In the June issue of the Prospect, I wrote about Texas televangelist John Hagee, an Armageddon prophesier who insists that military confrontation with Iran is foretold in the Bible as a necessary precondition for the Second Coming.
Using his best-selling book, Jerusalem Countdown, his internationally broadcast television program, and the viral marketing offered by a network of mega churches whose pastors have signed on to his new lobbying effort, Christians United for Israel (CUFI), Hagee has spent the past six months mobilizing popular support for a war with Iran. Based on his end-times prophecy, a supposed love of the Jewish people and the state of Israel, and false claims that Iran is just months away from a viable nuclear weapon, Hagee maintains that confrontation with Iran is necessary to fulfill God's plan for the future of the world.
While it hardly seems like a sound basis for foreign policy, as the violence between Israel and Hezbollah escalates at the Israel-Lebanon border and beyond, Hagee's view of Iran's central role in a world-altering showdown seems to be catching on. And not just on the wingnut airwaves or among war-mongering chattering heads. It's gaining momentum among certain Republican presidential aspirants, who, like all Republican presidential aspirants, count beans and feel compelled to bow to the will of American religious extremists to win.
The Jerusalem Post reported this week that remarks by Newt Gingrich and John McCain that the Israel-Lebanon violence marks the beginning of World War III have their roots in Hagee's book. Knesset member Benny Elon told the Post that Gingrich and McCain “said this because they think it will lead to Iran getting involved, which they believe will set off World War III,'” adding that their “comments originated with American evangelist John Hagee.” As Hagee and his minions from CUFI descend on Washington this week to lobby Congress, armed with Hagee talking points claiming that Iran will have a nuclear weapon in six months, could it be a coincidence?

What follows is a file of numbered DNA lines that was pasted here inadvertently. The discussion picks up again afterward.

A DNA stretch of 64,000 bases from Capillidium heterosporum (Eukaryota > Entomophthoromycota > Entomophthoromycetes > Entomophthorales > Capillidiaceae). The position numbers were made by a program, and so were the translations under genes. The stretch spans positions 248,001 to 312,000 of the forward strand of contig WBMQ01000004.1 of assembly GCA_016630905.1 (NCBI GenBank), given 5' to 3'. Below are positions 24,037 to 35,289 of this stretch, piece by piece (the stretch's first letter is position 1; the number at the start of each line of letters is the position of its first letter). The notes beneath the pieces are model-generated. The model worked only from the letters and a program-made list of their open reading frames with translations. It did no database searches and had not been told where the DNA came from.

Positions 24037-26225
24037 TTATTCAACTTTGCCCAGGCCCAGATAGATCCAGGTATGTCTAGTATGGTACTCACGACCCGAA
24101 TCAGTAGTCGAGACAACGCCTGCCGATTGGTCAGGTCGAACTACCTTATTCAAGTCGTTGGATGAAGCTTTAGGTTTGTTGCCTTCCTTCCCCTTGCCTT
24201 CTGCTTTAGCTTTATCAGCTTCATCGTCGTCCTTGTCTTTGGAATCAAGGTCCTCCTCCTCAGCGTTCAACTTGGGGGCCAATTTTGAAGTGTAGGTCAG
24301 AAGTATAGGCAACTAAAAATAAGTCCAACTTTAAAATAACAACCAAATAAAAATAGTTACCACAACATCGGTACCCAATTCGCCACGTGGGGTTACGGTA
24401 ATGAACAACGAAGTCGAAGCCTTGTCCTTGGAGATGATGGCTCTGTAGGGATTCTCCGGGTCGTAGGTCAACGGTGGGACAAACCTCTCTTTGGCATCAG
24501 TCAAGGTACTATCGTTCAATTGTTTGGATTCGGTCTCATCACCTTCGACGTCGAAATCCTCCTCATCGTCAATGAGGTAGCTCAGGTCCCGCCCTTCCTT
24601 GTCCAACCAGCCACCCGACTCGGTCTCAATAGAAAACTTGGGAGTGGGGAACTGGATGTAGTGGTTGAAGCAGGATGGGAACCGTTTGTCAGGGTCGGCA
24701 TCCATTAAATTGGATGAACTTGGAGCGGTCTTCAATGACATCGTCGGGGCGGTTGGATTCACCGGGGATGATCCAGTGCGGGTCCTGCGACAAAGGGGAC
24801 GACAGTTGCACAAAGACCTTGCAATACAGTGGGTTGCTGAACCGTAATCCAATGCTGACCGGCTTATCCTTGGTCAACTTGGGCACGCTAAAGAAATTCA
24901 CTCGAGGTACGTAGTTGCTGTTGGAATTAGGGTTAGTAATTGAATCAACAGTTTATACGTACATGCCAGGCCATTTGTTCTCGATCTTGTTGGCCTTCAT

Gingrich first called the escalating conflict “World War III” on the Sunday talk shows, and followed up with a column in which he argued that the phrase “global war on terror” is insufficient to capture the epic nature of the conflict that “pits civilization and the rule of law against the dictatorships of Iran and Syria and the terrorist groups of Hezbollah and Hamas that they support.” When asked about Gingrich's “World War III” comments on Larry King Live Sunday night, McCain singled out Iran as the provocateur in the conflict, adding that “I think that it's very clear that Iran is becoming more and more belligerent and needs to be reigned in.”
Adding to the chorus was Bill Kristol, who wrote this week in his Weekly Standard that the “right response” for United States is “standing with Israel,” the same phrase used as the title of a recent book by David Brog, former chief of staff to Arlen Specter and current executive director of CUFI. Kristol then issues the same dire threat to Iran that Hagee did (minus Hagee's fiery Armageddon imagery, according to which Kristol, as a Jew, would be converted to Christianity or condemned to die in a lake of brimstone). “For that matter,” Kristol muses with the same dim lack of foresight that more than three years ago characterized his optimistic prescription for Iraq, “we might consider countering this act of Iranian aggression with a military strike against Iranian nuclear facilities. Why wait?”
Preachers like Hagee seem easy to ignore because we think their audiences, while vast, consists of rank-and-file religious extremists who have no real sway over American policy-makers. But Benny Elon's statement shows that Hagee does have such influence. Gingrich and McCain may or may not believe the Second Coming is imminent, but they do know that a GOP primary presidential campaign is coming soon enough, and they know where the votes are.
Sarah Posner is a freelance writer and contributor to The Gadflyer.